How does an injury happen?
Overuse of the fingers or a large amount of excessive force applied to the fingers can cause finger injuries when climbing. The screw holes on an indoor rock wall are a good way to increase the chances of finger injury. Climbers are most likely to sustain an A2 pulley injury, which causes pain at the start of the finger near the palm and hurts when the finger is bent or straightened. When a finger has been injured, a clicking sound is heard, followed by swelling and pain. As the A2 pulley is primarily used for crimping, it is more likely to be injured than any other pulley. The lack of proper technique and the excessive amount of aggressive movements can result in such injuries when a dynamic move is made towards small and sharp crimps.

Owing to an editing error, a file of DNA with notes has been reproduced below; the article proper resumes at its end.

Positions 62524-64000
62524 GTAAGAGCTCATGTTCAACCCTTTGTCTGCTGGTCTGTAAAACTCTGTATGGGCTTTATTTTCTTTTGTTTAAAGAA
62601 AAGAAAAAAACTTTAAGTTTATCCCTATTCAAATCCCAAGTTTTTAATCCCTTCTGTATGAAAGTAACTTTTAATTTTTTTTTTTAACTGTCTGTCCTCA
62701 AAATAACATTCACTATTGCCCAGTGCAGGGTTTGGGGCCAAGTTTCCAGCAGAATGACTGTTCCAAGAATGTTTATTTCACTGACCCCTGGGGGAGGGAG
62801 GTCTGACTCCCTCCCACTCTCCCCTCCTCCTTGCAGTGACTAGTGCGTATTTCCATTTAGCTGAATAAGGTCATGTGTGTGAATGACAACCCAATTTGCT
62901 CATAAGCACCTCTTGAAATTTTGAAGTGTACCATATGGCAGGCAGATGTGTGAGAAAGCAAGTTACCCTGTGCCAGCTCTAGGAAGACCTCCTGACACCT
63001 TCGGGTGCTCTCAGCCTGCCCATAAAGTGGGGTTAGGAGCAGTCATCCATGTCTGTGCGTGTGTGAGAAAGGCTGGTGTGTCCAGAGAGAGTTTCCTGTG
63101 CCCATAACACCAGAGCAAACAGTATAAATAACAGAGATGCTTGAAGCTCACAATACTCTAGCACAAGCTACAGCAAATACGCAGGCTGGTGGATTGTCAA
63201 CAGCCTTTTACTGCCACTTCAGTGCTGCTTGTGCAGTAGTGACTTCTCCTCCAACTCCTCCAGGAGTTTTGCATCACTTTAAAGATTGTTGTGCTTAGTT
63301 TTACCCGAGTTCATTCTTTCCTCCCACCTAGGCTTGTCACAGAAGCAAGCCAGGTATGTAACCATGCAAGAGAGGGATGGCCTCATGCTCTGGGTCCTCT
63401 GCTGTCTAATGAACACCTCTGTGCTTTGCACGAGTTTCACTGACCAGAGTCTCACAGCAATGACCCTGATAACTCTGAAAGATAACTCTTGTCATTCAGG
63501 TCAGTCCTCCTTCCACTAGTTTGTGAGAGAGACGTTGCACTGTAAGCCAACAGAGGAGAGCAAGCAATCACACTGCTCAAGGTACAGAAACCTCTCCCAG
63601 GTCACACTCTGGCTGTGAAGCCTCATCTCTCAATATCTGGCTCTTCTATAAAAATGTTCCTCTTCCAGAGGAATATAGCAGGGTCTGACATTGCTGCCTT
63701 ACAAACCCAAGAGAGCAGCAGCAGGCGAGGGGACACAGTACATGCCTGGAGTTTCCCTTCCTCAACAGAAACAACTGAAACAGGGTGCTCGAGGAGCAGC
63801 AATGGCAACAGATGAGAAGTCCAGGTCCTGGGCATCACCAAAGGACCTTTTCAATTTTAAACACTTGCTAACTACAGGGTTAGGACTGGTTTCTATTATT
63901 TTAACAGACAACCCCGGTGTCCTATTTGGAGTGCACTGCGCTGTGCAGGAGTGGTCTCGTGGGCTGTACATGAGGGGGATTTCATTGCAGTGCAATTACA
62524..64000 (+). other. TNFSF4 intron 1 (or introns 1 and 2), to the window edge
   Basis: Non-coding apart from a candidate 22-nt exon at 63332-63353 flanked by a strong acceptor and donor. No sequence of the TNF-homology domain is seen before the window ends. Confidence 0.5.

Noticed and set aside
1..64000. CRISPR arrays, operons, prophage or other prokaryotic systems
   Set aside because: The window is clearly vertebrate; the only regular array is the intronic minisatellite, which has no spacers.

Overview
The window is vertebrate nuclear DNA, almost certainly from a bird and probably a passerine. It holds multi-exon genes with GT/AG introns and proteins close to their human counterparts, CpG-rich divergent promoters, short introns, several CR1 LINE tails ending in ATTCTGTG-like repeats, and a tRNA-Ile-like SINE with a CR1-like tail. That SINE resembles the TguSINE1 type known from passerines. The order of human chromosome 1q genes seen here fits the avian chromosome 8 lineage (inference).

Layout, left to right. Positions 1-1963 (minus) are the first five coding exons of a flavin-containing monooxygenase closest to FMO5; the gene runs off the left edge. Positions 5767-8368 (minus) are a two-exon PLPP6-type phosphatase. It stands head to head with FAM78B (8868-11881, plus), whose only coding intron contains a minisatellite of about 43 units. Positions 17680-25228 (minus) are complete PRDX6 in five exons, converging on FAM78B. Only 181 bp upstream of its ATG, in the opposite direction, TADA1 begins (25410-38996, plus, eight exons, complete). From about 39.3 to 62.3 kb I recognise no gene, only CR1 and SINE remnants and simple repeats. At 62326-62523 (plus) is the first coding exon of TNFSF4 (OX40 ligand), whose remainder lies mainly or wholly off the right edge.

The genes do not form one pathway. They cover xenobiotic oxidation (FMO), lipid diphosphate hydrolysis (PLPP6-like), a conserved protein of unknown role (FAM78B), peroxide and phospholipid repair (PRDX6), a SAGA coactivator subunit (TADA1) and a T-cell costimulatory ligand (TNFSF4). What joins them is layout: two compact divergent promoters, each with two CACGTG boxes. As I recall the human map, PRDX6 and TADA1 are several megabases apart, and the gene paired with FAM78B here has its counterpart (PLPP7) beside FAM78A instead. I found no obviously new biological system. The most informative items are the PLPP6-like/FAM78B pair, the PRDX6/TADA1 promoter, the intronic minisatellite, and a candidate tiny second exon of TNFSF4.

Prevention of climbing finger injuries
Warm up your fingers by stretching and climbing slowly for at least 10 minutes on a lower grade. Also use the warm down stretches in this article to warm up and cool down before and after a workout. Keep your balance by climbing less aggressively, using correct technique, and avoid putting your fingers in any screw holes – especially the deeper ones – as that is frowned upon and can really injure them.
The best way to treat a finger injury
Injuries to the fingers can be minor or serious. Strains, ruptures, and tears are possible.
A finger that gets sprained is not a big deal and will usually heal without requiring it to be splinted. It is a good exercise to bend your finger tightly for two or three seconds then release. Do this ten times. Now bend your finger the same way you did before, but instead of bending it you straighten it and continue to do this throughout the day.